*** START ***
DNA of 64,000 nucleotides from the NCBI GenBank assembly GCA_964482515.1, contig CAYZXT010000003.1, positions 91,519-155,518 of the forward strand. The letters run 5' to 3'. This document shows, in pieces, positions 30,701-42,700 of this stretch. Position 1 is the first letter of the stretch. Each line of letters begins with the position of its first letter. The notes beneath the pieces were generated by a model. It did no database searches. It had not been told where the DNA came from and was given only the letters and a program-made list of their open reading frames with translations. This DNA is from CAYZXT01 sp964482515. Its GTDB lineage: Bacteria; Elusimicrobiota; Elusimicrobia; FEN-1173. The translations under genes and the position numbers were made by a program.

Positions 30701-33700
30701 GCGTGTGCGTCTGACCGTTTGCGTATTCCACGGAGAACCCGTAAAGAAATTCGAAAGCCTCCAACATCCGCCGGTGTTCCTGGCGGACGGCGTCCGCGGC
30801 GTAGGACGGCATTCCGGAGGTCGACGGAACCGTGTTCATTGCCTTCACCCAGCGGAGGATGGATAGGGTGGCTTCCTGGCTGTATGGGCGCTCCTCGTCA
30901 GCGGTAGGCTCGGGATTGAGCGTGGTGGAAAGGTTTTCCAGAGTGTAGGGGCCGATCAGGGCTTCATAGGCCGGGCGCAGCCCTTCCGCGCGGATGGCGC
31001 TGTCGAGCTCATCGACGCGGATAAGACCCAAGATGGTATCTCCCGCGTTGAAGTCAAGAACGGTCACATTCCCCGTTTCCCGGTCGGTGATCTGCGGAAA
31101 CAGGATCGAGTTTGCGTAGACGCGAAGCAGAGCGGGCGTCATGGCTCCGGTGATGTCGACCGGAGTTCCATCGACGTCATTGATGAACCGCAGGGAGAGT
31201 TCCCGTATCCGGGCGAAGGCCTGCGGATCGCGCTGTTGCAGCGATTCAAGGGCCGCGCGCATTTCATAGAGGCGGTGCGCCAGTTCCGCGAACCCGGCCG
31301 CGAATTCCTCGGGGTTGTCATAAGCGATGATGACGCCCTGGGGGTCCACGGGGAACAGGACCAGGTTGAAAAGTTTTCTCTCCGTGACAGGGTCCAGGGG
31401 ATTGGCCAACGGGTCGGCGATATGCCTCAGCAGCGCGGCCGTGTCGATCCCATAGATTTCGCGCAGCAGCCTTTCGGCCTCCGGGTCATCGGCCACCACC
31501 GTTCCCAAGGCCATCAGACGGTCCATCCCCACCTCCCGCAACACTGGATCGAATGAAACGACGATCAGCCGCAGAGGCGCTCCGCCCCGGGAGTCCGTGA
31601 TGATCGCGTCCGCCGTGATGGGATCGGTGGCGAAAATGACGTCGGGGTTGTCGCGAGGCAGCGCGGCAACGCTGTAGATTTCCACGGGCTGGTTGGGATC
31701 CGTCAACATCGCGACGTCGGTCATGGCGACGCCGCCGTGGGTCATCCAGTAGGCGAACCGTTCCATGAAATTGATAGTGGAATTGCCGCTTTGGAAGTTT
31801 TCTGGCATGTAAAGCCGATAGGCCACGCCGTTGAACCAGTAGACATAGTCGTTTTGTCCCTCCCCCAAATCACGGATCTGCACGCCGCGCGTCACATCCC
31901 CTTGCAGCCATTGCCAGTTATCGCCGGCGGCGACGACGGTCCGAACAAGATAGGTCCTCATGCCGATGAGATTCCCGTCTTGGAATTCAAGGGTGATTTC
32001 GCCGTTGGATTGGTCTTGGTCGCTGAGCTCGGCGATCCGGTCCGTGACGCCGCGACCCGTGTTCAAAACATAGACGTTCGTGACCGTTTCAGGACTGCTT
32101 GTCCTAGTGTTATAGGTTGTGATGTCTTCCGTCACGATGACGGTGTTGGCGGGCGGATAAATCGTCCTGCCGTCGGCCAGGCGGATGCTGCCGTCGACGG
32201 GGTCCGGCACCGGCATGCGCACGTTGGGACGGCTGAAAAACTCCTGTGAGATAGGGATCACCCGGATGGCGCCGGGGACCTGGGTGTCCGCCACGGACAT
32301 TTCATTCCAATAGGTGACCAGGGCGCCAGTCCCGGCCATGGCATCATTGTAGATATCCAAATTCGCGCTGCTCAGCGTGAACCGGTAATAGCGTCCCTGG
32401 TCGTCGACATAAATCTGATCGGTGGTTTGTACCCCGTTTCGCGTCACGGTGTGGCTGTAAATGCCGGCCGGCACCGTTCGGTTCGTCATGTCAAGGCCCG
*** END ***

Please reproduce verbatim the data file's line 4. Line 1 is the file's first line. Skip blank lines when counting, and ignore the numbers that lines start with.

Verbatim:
30801 GTAGGACGGCATTCCGGAGGTCGACGGAACCGTGTTCATTGCCTTCACCCAGCGGAGGATGGATAGGGTGGCTTCCTGGCTGTATGGGCGCTCCTCGTCA